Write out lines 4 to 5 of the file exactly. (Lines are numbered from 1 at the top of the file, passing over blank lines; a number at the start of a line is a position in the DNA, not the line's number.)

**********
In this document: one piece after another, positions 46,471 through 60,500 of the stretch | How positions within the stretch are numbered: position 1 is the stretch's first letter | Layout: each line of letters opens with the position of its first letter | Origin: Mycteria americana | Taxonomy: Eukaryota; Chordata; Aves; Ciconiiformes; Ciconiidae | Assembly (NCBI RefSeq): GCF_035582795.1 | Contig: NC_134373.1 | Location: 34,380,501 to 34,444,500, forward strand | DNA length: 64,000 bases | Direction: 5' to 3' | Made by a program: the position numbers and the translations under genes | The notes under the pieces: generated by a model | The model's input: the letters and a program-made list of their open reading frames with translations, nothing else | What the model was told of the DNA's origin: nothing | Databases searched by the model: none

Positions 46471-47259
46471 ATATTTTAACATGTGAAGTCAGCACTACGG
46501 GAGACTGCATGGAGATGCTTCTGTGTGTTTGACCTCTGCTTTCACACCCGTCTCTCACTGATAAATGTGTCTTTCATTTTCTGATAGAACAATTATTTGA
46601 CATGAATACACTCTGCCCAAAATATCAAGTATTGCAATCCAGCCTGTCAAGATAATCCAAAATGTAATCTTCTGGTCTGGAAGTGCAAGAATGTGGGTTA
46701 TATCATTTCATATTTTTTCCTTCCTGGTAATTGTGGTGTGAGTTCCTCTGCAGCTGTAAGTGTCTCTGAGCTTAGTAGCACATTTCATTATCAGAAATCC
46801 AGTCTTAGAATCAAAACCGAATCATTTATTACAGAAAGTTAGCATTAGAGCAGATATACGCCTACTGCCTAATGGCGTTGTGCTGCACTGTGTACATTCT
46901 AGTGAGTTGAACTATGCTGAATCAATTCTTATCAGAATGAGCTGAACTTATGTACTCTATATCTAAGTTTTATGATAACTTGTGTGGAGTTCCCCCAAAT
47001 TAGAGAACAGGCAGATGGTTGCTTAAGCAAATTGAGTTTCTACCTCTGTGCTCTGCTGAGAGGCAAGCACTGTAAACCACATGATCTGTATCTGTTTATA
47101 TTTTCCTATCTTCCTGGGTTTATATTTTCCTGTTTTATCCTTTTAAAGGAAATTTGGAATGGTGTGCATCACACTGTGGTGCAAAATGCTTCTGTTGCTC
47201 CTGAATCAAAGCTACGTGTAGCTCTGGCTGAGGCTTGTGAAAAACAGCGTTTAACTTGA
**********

46501 GAGACTGCATGGAGATGCTTCTGTGTGTTTGACCTCTGCTTTCACACCCGTCTCTCACTGATAAATGTGTCTTTCATTTTCTGATAGAACAATTATTTGA
46601 CATGAATACACTCTGCCCAAAATATCAAGTATTGCAATCCAGCCTGTCAAGATAATCCAAAATGTAATCTTCTGGTCTGGAAGTGCAAGAATGTGGGTTA